Other jurisdictions are also concerned about how they will be able to communicate through Facebook if they have an emergency. The Mountain View, Calif., Police Department has also seen a dip in post views and is looking to other platforms to take up some of the slack.
“We have seen a great reduction” in our numbers, said Katie Nelson, the department’s social media and public relations coordinator. It is important that the police department be able to communicate in an emergency. “I need to reach residents immediately,” she added.
In the middle of last year, social media efforts had seen a steady increase in user follows, which reached a high of 18,000 followers. The police department account was used to seeing a steady increase, she said, that has since flatlined. “This will affect first responders. I am not sure if [Facebook] understands the end game.”
And while the department has not left Facebook, it has looked at other avenues for its communication needs. “We are not sitting around,” she said. “We have moved onto Nextdoor where I can reach a larger number of residents immediately.”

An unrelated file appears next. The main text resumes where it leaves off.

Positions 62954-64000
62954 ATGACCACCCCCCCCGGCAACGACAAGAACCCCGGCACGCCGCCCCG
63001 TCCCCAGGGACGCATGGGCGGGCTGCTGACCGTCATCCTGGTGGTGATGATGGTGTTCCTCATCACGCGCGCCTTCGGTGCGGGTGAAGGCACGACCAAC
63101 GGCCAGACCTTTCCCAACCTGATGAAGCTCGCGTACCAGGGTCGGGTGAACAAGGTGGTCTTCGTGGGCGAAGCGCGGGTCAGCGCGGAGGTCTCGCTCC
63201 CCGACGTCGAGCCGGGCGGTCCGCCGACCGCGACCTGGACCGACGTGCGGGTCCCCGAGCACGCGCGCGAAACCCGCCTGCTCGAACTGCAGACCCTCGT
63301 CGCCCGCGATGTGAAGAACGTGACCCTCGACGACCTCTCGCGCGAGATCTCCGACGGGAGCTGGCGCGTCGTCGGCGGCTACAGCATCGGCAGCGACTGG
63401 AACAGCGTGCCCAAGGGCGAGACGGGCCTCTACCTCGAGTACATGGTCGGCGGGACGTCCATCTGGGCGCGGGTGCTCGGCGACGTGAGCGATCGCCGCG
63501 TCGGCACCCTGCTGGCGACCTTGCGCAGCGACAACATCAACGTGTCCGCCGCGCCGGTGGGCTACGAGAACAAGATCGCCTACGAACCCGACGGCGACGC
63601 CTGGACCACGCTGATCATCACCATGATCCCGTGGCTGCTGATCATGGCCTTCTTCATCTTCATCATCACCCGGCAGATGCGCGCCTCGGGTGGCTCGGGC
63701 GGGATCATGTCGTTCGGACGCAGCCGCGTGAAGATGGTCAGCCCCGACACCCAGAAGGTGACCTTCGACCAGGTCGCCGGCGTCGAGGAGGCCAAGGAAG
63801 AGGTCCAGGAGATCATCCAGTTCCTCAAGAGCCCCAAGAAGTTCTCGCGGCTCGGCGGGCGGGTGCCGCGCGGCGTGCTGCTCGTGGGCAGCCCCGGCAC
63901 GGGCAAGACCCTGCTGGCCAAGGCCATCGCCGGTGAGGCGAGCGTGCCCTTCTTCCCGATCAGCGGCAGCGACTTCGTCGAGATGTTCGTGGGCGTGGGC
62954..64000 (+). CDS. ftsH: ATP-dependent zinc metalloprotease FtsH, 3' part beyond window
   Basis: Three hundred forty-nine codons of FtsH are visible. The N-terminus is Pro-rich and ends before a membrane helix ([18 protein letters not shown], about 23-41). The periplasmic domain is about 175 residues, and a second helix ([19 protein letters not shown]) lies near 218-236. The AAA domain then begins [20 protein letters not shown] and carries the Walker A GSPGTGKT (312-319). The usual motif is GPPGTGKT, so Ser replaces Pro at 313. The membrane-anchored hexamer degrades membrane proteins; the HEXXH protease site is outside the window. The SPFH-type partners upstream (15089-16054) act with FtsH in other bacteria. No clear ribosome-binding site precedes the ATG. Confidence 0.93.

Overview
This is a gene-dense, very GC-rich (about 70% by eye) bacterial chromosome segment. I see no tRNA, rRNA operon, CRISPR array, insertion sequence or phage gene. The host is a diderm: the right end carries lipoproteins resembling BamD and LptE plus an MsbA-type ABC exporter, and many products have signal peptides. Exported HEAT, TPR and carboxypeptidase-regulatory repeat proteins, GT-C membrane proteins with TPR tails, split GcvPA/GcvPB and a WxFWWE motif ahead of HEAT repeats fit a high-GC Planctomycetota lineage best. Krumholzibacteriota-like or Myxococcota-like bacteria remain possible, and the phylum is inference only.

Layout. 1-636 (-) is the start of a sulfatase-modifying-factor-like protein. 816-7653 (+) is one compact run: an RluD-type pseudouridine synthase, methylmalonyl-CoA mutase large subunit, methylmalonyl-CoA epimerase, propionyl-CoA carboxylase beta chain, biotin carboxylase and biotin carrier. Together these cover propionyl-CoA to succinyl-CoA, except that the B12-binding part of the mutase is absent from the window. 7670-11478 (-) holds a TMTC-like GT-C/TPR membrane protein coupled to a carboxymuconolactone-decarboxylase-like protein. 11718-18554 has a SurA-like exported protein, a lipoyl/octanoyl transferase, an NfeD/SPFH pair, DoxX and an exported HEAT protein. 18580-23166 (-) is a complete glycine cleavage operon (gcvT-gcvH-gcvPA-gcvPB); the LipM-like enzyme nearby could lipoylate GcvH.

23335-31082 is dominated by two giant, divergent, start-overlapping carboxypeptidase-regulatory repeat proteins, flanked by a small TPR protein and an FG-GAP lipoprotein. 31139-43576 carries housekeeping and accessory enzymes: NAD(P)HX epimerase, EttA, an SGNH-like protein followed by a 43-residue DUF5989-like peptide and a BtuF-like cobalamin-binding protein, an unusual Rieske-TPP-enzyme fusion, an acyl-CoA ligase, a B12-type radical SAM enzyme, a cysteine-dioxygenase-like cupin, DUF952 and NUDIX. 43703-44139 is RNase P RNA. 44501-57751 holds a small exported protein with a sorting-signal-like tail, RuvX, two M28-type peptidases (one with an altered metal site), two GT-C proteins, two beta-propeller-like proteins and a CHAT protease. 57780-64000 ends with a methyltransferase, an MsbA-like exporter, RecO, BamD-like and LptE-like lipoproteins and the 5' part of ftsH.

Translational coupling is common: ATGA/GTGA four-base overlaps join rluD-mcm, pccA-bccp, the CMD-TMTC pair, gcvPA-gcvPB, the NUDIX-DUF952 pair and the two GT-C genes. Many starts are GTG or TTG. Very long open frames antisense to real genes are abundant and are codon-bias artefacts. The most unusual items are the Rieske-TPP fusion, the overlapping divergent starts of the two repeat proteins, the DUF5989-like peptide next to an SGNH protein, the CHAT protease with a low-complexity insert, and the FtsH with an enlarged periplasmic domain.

“Nextdoor is a great way to connect with residents,” she said, noting a 79 percent increase. “Our reception has been incredible."
The city also uses Snapchat to communicate with younger residents. “You wouldn’t think that they would follow the police department, but we have 450 followers," she said.
Not only are government social media experts turning to different platforms, they are creatively coming up with ways to defeat the limiting Facebook algorithm.
Concerns about decreased reach on Facebook will lead to more experimentation by government account managers, said Kristy Dalton, GT columnist and CEO of Government Social Media, an organization dedicated to social media training and best practices.
“I think you will see government explore other social networks,” she said. “Agencies using Nextdoor will find they get greater reach than they did on Facebook.”